Escape the confines of
our urban world and step into
the ever-evolving, unpredictable world of the forest -
a world unfamiliar and alluring,
full of serenity and sensuality,
conflict and metamorphosis.
Become consists of eight episodes, ranging from 1 to 15 minutes in length. Become unfolds over eight episodes, each built from a single gesture. Each episode takes a gesture out of context and projects it onto the full body. As it is expanded in time and space, an environment, a world, a character is revealed. Moving from introspection to discovery, from despair to ecstasy, Become is a distillation of mood and meaning.
“…had the purity of a Zen garden. Restricted to a few elements, this challenging dance requires the viewer to stop searching for a plot and instead to discern the eccentricities of abstraction. Wendy Jehlen’s gorgeous Dawn was about the careful generation of rhythm and tempo in the arms, an elegant accumulation of energy.”
– The Boston Herald
(review of "Dawn," one of the episodes of Become)
Commissioned by Muzzafar Ali for the Jahan-e-Khusrau Festival 2007, Delhi, "Moth" follows the archetypal moth from its emergence from the cocoon, then as it begins to fly, and is drawn inexorably towards the flame.
“When Wendy Jehlen goes on stage, you know you are in the realm of the heart. It was a stage performance that went beyond the limits of a particular dance form, and yet it was not the kind of `overt' fusion where the components vie for attention as unique parts of a whole....more than the sum of its parts.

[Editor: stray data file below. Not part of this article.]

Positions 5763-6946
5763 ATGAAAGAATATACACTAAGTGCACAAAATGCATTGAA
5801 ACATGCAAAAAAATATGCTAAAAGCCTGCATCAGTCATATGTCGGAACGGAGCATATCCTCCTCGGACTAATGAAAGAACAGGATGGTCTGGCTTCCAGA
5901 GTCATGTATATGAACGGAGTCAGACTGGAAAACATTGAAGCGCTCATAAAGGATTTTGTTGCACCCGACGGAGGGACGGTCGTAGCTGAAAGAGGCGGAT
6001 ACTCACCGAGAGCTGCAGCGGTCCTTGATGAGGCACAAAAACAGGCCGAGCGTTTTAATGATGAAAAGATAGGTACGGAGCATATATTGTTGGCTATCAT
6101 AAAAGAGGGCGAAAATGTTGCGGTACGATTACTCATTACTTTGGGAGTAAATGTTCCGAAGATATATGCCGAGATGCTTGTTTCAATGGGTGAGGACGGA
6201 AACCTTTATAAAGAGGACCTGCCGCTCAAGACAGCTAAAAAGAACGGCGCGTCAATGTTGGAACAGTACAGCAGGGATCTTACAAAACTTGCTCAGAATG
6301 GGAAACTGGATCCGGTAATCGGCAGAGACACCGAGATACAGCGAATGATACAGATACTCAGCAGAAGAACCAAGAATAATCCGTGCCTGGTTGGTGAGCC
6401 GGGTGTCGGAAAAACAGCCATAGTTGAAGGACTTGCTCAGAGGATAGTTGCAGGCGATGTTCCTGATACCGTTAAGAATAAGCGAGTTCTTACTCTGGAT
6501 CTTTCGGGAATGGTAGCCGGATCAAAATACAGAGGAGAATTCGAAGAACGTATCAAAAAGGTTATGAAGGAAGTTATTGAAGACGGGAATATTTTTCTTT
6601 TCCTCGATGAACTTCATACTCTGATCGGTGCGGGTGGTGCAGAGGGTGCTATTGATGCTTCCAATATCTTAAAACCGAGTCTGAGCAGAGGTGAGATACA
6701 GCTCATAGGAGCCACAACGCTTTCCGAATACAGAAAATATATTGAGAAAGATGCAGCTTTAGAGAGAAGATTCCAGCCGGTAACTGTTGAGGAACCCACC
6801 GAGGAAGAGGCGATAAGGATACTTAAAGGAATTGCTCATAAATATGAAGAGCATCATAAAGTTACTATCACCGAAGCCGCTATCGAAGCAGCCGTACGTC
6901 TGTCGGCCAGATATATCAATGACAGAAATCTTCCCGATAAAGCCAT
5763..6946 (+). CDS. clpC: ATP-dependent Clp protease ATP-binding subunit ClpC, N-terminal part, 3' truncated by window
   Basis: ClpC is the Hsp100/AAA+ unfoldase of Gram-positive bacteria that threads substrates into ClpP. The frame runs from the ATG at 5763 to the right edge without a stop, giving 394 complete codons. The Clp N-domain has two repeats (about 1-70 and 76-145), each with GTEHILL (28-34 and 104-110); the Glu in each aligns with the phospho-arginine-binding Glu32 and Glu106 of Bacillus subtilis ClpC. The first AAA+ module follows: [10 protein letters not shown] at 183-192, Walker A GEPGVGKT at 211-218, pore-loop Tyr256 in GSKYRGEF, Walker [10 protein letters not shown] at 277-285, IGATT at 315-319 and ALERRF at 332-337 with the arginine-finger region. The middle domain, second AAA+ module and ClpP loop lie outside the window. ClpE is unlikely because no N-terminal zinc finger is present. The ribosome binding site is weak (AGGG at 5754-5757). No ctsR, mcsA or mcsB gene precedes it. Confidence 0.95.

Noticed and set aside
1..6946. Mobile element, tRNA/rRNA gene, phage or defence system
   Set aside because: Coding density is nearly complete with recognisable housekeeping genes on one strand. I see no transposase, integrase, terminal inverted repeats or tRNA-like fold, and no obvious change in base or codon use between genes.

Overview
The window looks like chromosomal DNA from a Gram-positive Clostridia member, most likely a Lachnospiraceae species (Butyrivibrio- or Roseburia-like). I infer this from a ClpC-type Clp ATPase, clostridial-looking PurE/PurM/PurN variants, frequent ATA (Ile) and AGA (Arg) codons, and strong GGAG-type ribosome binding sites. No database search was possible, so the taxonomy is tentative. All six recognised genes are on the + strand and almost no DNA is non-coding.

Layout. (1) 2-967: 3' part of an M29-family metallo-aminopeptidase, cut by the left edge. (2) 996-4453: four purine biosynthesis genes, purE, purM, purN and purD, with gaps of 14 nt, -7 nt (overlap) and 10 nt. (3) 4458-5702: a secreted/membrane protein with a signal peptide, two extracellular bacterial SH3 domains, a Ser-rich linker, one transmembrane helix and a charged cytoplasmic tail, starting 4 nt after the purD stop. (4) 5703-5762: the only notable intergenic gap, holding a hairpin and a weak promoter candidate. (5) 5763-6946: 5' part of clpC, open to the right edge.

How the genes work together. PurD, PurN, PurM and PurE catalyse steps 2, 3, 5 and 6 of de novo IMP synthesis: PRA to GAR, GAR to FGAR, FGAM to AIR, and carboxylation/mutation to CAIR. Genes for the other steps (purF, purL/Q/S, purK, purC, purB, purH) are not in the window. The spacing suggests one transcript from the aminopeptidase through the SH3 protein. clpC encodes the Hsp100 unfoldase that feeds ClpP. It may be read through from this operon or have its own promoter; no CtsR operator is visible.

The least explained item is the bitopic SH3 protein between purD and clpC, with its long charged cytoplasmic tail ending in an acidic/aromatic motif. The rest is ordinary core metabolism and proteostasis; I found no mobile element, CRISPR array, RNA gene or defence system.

– The Hindu (Delhi, India)
Part of “Hands: Rhythm Project,” Dragon was originally created in Tokyo on dancers from the Mieko FUJI dance company, and later on US dancers for the 2005 Seattle International Children’s Festival. It tells a folk tale about a young girl who is transformed into a dragon. The music and concept of Dragon were created by and in collaboration with Kentaro Uchida.
Supported by a Creation and Presentation grant from the NEA, The International House of Japan and the Tokyo American Center.
Choreographed in India as part of “Safar,” Crane is inspired by a line by the Japanese priest Saigyo:
“the autumn dusk,
a snipe alights
from the marsh...”
“Crane,” a 25-minute dance presentation was based on a Japanese poem about the bird that lives in the marshes, its journeys and struggles likened to those faced by man. The movements were symbolic and the graceful dancers performed complicated movements that demanded concentration and suppleness.”
– The Hindu (Chennai, India)